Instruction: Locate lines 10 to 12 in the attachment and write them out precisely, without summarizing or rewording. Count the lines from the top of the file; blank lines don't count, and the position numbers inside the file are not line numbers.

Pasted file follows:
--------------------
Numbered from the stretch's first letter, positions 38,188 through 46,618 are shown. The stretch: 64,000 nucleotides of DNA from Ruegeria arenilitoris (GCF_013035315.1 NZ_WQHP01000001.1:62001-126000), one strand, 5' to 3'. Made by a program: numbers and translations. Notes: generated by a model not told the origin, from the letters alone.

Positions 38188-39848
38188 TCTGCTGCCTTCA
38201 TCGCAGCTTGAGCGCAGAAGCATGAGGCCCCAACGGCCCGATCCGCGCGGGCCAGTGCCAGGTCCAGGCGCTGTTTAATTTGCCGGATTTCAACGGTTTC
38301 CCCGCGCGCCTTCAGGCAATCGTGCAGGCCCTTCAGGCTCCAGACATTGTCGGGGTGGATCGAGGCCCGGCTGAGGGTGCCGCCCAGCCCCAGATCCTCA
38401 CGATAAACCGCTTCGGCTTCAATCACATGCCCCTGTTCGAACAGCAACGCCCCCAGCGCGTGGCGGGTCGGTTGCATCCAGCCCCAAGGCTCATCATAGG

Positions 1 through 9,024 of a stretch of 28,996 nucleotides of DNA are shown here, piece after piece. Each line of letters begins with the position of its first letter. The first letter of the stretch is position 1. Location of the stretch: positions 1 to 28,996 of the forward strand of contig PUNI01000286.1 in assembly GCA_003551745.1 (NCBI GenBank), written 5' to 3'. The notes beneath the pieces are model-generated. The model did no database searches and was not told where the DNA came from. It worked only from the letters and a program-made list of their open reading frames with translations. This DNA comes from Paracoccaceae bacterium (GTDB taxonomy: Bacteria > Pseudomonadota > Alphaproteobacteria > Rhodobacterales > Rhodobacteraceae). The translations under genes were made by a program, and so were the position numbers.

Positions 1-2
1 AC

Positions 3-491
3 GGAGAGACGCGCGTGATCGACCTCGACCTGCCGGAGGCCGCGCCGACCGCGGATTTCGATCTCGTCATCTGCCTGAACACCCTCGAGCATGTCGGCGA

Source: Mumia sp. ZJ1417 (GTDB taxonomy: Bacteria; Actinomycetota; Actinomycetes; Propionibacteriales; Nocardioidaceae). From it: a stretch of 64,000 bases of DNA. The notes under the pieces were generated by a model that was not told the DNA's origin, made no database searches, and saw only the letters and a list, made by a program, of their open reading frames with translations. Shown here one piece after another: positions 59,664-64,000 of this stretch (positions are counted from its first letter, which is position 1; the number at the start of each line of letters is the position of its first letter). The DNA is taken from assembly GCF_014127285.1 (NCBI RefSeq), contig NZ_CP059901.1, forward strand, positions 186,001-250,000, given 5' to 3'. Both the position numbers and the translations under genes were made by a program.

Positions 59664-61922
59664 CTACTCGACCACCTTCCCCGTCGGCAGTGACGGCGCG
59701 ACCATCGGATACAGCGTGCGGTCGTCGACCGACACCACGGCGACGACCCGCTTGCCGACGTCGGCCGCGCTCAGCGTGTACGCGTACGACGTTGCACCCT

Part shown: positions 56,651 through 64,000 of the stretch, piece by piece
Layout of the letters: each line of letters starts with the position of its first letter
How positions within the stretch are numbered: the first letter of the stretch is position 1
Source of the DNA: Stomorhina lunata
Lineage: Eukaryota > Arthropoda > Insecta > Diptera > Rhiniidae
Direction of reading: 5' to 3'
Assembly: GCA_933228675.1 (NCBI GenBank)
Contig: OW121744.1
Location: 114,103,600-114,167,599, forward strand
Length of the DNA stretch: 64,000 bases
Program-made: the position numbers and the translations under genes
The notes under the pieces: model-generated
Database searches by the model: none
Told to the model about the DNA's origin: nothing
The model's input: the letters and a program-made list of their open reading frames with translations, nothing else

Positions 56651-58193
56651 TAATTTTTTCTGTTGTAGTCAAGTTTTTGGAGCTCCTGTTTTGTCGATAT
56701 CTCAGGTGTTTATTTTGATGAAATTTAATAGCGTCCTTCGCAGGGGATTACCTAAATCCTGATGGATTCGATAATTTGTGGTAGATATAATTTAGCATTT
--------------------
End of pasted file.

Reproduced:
Positions 3-491
3 GGAGAGACGCGCGTGATCGACCTCGACCTGCCGGAGGCCGCGCCGACCGCGGATTTCGATCTCGTCATCTGCCTGAACACCCTCGAGCATGTCGGCGA

Source: Mumia sp. ZJ1417 (GTDB taxonomy: Bacteria; Actinomycetota; Actinomycetes; Propionibacteriales; Nocardioidaceae). From it: a stretch of 64,000 bases of DNA. The notes under the pieces were generated by a model that was not told the DNA's origin, made no database searches, and saw only the letters and a list, made by a program, of their open reading frames with translations. Shown here one piece after another: positions 59,664-64,000 of this stretch (positions are counted from its first letter, which is position 1; the number at the start of each line of letters is the position of its first letter). The DNA is taken from assembly GCF_014127285.1 (NCBI RefSeq), contig NZ_CP059901.1, forward strand, positions 186,001-250,000, given 5' to 3'. Both the position numbers and the translations under genes were made by a program.